March 10th 

In the morning, my roommate and I woke up still in shock that there would be no classes in-person, and just sitting and waiting for our universities to notify us what their decision was. We went to Buen Retiro park to sit in the sun, not fully knowing how much more time we had. There were 1600 cases in Spain, 782 of which in Madrid. That night, a large group of students from the IES program all ended up at Círculo de Bellas Artes, a lookout over the city, to watch the sunset. We talked about the possibility of getting sent home, some students were convinced we would be able to stay, others took a more pessimistic approach. Regardless, we all sat and watched the sunset over the buildings of our Spanish home, took pictures and reminisced over what wonderful things we were able to do. 



That evening, I got the email from the University announcing their decision to pull all students from Spain



March 11th 

While things had been getting crazier in Spain, stress was growing back in the U.S. as well. U-M announced their decision to cancel all in-person classes which shocked us all. We had been living in a city with so many cases, and with just the beginnings of the pandemic in Michigan, classes were canceled right away. I am still trying to find a way to explain the difference in perspective that I had compared to my friends back in Ann Arbor, not better or worse, but entirely different. Despite constant conversations about the virus, I had never felt in danger or that there was anything to be afraid of by being in a place with so many cases. Being then able to look toward the U.S. and seeing how differently they reacted was interesting. This perspective on how the different parts of the world reacted to this pandemic and continues to react will be so interesting to dissect more as time carries this part of history through.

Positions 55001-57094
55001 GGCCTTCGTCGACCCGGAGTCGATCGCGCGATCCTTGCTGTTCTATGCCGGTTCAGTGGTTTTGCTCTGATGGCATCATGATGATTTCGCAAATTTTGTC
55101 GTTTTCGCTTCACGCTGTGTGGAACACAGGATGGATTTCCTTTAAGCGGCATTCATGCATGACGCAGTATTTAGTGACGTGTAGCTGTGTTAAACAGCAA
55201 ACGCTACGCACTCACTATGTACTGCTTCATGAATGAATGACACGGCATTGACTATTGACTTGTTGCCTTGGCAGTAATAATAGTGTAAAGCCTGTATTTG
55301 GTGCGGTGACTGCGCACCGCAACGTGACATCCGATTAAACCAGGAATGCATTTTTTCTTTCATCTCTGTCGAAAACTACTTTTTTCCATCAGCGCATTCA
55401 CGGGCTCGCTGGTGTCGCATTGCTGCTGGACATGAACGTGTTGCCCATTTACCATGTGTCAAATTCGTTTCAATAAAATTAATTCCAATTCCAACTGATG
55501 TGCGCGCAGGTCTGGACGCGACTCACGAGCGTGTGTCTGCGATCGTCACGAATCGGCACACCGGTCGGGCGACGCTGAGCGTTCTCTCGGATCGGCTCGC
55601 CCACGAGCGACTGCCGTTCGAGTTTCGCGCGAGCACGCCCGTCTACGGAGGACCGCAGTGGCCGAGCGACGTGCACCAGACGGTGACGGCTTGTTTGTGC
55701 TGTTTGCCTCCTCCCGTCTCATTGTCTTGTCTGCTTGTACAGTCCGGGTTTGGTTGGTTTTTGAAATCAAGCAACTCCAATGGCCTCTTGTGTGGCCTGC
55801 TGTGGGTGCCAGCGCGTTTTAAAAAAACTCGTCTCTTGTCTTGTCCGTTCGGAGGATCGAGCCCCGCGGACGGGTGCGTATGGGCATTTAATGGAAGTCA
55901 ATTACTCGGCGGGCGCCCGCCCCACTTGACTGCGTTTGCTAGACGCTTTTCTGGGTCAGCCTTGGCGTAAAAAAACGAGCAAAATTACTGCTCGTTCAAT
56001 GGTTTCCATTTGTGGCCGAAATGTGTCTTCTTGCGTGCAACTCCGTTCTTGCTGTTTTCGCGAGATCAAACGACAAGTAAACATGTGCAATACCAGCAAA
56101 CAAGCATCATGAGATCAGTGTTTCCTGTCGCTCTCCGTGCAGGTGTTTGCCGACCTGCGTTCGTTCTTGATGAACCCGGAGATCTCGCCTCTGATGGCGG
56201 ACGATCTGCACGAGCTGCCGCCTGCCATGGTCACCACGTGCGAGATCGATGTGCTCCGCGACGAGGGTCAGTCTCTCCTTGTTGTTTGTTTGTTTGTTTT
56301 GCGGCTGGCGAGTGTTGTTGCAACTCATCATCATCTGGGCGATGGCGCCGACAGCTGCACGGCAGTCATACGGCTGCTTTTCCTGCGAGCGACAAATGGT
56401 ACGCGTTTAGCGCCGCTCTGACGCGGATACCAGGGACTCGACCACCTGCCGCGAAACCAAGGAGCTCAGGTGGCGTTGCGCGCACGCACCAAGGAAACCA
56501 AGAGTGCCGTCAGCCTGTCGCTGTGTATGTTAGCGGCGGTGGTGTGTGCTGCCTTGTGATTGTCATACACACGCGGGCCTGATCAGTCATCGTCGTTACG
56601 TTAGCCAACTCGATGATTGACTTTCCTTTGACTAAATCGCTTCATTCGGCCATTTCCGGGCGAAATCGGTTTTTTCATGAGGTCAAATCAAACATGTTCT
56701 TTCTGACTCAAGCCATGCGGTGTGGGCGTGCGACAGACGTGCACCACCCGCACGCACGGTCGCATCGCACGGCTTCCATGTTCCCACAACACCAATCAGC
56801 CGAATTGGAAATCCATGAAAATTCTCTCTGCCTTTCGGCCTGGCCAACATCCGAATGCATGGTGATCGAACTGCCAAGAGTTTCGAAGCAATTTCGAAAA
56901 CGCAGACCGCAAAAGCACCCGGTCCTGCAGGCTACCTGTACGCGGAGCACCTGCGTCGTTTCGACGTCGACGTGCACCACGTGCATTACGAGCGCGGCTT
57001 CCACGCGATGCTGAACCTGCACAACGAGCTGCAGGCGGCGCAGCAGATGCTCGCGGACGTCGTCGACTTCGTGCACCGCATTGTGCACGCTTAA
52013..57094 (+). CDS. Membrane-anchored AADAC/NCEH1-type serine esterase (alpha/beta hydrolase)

March 12th